D.C. Councilmember Kenyan McDuffie is set to announce his 2014 re-election bid. Within the next few days he will unveil a campaign and do so with little fanfare.
Pomp and circumstance is not McDuffie's style.
The rookie Councilmember arrived to the job in tumultuous times. In May 2012, he won a special election to fill the Ward 5 seat vacated by convicted felon Harry Thomas, Jr.
McDuffie ran in a crowded field of candidates and won by a landslide.
He has wasted no time in establishing himself on the Council, albeit quietly. After a series of reorganizations, McDuffie landed the chairmanship of the Committee on Government Operations.
McDuffie is using that perch to reform campaigns and address "pay to play" politics in the District. Getting the Council out of the business of approving and disapproving government contracts is one of the key measures McDuffie supports.
McDuffie told me that he wants to "eliminate the motivation for giving money to Council members from people who get city contracts."
That is his polite way of saying that some contractors -- and he made a point to say "not all," -- seek to buy influence with campaign contributions.
McDuffie is right.
Unfortunately, Council Chairman Phil Mendelson used his weight to strip the contracting reform measure from a package of proposed laws making its way through McDuffie's committee.
Mendelson told the Washington Post, "Eliminating council approval of contracts will not eliminate opportunities for pay to play. The focus has to be on contractor contributions if we want to affect pay to play."
While he may be progressive on many issues, Mendelson has not been forward leaning on ethics reform measures. He is an old hand with over two decades of City Hall experience, first as a staffer and for the past 15 years as an elected official soon to seek a fifth term.
Even if it is a positive step in the direction of reform, contracting authority is not something Mendelson is going to relinquish. That is way too much political (and financial) power to give away.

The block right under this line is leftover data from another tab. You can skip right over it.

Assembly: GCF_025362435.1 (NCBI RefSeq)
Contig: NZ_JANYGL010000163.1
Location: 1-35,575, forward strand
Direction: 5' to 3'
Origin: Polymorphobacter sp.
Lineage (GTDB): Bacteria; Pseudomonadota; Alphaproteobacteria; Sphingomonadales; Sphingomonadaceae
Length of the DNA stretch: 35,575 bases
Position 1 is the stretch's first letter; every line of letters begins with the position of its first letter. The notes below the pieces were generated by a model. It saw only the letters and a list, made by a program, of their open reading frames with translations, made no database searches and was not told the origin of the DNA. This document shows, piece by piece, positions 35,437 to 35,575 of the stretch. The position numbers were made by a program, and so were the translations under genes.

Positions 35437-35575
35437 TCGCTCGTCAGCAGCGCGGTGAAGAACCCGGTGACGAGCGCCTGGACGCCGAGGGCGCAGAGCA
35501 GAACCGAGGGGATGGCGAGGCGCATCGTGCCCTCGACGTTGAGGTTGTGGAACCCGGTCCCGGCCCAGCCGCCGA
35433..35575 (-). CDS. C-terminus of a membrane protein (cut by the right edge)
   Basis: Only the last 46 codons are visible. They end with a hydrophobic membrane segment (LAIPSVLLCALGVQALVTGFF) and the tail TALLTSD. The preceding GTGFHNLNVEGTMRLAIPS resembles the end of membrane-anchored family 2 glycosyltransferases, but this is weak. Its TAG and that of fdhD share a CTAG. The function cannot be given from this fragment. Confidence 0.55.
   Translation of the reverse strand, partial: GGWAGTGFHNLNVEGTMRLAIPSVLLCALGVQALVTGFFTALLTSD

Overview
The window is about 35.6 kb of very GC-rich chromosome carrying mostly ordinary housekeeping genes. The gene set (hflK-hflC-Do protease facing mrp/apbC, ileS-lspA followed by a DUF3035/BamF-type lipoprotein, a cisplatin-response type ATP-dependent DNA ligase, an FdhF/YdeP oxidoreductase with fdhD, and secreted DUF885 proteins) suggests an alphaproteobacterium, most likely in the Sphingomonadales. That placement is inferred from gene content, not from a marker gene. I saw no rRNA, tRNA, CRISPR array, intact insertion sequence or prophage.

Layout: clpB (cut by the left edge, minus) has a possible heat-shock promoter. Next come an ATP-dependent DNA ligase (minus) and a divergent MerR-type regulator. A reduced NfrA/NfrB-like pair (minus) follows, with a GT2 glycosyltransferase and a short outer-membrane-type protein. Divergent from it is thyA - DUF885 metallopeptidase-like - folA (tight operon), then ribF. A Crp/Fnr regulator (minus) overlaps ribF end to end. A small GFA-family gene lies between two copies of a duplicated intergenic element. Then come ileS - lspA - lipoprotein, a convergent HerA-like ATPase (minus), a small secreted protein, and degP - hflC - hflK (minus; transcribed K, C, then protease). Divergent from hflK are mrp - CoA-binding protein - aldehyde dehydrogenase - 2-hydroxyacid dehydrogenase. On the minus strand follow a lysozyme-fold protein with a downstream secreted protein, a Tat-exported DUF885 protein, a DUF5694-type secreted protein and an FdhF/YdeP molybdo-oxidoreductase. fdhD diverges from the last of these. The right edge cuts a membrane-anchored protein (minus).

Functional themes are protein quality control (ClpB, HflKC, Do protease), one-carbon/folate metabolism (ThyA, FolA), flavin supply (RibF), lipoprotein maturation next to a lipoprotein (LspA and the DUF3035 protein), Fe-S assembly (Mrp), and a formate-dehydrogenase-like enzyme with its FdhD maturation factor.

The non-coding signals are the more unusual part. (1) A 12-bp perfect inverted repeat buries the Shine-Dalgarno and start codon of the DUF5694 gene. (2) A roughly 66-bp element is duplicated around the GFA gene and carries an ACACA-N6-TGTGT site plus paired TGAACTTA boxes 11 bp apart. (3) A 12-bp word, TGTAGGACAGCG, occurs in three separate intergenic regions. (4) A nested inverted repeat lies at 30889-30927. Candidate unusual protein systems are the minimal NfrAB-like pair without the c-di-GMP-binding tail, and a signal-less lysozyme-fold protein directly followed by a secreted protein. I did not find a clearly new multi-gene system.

But back to McDuffie, the rookie reformer.
You might expect a greenhorn to be challenged at the ballot box. McDuffie has only been on the job for a year and a half. First-term elected officials seeking re-election often face stiff competition.
No one has stepped up to challenge him.
McDuffie has galvanized his base and earned support from most of the old guard players who opposed his election.
In addition to ably tending to his City Hall duties, McDuffie is steeped in neighborhood issues. His evening and weekend schedule is packed with community meetings.
Perhaps most significantly, McDuffie is adept at addressing the concerns of long-time residents in a ward that is seeing an influx of new folks. At the same time, he is well received by his newest constituents.
Would-be opponents have no room in which to operate or outflank McDuffie. There is no doubt in my mind that he will breeze to re-election.
In fact, the next time you hear these words -- maybe 2018? -- remember that you heard them here first:
Chuck Thies is a political, communications and advocacy consultant. From 1998 to 2010 his professional portfolio included District of Columbia politics. Chuck has worked on national projects and internationally in Europe, Africa, the Middle East, China and Mexico. If you are daring, follow him on twitter: @ChuckThies.